The Republican candidate lineup for the presidential primaries is still unusually large, and that brings up another reason that candidates are courting Puerto Rico.
The Republican Party requires candidates to gain a majority of delegates in eight States and/or territories. If a candidate doesn’t get the majority of delegates in at least eight, that candidate is disqualified. The larger the number of candidates, the smaller the chances each has of getting a clear victory in eight States.
So a candidate who feels pretty confident of a win in seven states can go after Texas or California for that eighth position…or head for Puerto Rico. The fact that residents of Puerto Rico can’t vote in presidential elections doesn’t matter. The 23 delegates are what matters.
The rule is known as Rule 40, and some say that it may not be in effect by the time the primaries begin, but some candidates are including it in their campaign strategies.
Ted Cruz has been especially lively in his courtship of the territories recently, according to Politico, and Ben Carson is also said to be planning trips to the island.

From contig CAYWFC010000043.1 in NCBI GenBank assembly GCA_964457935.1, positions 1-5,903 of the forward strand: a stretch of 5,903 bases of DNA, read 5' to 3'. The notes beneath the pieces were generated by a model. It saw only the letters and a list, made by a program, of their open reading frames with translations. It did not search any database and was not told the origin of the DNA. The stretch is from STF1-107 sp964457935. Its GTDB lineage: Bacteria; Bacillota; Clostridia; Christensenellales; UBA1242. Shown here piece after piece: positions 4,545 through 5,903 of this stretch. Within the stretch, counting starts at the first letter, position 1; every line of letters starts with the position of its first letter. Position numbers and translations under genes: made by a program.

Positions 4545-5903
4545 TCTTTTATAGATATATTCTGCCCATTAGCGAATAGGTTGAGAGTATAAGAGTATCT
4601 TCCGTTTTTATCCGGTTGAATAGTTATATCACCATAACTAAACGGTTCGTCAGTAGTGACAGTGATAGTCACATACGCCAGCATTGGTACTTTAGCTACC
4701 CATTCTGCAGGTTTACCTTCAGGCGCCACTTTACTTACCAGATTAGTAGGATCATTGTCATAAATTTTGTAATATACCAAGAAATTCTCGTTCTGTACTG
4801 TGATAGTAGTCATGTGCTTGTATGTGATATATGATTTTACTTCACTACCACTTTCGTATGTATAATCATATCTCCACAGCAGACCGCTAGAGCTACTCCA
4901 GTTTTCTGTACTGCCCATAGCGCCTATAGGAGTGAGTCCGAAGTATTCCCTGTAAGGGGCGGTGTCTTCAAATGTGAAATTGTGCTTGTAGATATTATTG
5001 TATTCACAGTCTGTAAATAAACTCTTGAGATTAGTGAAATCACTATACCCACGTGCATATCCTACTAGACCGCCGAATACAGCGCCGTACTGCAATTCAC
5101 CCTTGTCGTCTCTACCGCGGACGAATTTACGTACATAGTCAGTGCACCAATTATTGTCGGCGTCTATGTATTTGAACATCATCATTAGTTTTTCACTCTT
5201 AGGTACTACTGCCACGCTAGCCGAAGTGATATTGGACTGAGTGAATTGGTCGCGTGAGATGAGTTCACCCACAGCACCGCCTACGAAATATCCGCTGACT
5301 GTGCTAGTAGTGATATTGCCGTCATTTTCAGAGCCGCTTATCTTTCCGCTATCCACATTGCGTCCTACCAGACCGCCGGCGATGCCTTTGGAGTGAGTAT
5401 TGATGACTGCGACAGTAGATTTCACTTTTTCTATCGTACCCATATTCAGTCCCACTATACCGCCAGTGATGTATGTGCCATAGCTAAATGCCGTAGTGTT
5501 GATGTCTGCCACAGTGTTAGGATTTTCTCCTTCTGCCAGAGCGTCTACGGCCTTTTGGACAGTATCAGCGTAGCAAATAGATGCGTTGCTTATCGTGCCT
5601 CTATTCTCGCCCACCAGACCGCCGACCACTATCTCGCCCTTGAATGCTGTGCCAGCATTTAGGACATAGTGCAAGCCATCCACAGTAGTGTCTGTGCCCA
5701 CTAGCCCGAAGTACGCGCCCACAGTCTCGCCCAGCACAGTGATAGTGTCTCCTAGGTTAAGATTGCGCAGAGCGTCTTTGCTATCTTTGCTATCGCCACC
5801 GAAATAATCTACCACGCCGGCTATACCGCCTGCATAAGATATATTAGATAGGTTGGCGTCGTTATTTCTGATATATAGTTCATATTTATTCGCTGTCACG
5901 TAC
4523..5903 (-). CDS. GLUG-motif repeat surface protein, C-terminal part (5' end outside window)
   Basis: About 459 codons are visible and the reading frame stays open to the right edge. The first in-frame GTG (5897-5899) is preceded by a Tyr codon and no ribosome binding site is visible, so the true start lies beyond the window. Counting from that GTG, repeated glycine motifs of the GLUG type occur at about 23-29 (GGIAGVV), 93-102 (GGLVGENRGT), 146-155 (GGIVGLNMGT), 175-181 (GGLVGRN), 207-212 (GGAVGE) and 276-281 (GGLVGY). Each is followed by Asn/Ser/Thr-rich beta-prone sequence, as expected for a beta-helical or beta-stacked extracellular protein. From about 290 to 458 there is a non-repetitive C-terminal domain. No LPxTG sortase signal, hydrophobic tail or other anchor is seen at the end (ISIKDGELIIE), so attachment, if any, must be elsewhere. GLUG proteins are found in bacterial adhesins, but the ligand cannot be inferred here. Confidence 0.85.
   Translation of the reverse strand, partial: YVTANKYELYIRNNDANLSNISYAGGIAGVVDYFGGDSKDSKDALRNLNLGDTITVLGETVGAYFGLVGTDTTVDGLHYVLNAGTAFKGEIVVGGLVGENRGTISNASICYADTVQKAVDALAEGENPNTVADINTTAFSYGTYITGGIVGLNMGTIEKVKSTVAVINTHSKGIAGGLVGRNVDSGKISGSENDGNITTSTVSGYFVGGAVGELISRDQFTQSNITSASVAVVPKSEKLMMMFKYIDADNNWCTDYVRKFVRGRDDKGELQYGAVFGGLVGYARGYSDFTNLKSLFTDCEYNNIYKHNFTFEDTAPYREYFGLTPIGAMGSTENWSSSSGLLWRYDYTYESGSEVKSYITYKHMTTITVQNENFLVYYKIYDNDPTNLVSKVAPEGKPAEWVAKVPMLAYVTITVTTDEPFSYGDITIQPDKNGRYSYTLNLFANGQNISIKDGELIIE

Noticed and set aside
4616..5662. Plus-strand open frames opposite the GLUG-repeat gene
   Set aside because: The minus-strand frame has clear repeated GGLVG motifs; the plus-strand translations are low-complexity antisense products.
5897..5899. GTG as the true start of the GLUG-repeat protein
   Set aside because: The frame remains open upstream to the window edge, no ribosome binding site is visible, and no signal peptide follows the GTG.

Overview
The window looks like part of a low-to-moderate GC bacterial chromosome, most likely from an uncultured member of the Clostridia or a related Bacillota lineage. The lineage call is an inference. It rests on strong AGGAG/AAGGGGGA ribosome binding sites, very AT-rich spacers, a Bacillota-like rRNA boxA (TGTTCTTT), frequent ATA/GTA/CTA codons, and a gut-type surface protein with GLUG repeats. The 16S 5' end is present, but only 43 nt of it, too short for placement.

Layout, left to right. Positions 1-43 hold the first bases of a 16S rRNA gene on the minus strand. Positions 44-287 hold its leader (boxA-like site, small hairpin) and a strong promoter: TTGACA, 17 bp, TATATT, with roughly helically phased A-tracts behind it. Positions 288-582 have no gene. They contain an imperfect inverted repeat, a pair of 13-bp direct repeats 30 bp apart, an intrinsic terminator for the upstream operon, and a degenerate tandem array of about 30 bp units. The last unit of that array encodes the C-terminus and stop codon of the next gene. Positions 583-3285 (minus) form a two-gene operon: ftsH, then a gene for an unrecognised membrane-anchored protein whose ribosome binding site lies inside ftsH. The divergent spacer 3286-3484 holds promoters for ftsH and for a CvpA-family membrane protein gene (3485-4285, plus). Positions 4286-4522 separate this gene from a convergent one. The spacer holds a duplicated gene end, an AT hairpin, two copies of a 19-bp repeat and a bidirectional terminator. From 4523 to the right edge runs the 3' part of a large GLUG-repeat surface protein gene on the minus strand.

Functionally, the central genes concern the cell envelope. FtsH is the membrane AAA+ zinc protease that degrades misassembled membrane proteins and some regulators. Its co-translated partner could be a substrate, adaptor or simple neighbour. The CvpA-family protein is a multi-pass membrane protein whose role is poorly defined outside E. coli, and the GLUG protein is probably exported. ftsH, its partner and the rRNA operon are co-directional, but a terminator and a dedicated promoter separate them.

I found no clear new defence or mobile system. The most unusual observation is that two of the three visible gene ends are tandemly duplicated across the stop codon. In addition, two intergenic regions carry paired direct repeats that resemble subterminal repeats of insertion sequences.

Interestingly, neither has officially spoken about Puerto Rico. Cruz has a Puerto Rico for Cruz fan page, but Carson has as yet no apparent connection with Puerto Rico. Carson’s website says nothing at all about Puerto Rico.
Will Puerto Rican Republicans embrace these candidates anyway? They’re betting on it.
If Cruz and Carson do begin to court Puerto Ricans in the U.S. territory, they will not be the first Republican candidates to do so. Former Florida Governor Jeb Bush visited Puerto Rico in April, at which time he made heartfelt remarks about campaigning for his father on the island and endorsed statehood for Puerto Rico.
Senator Marco Rubio campaigned in Puerto Rico last month and announced policy reforms he would implement for the U.S. territory if he becomes president.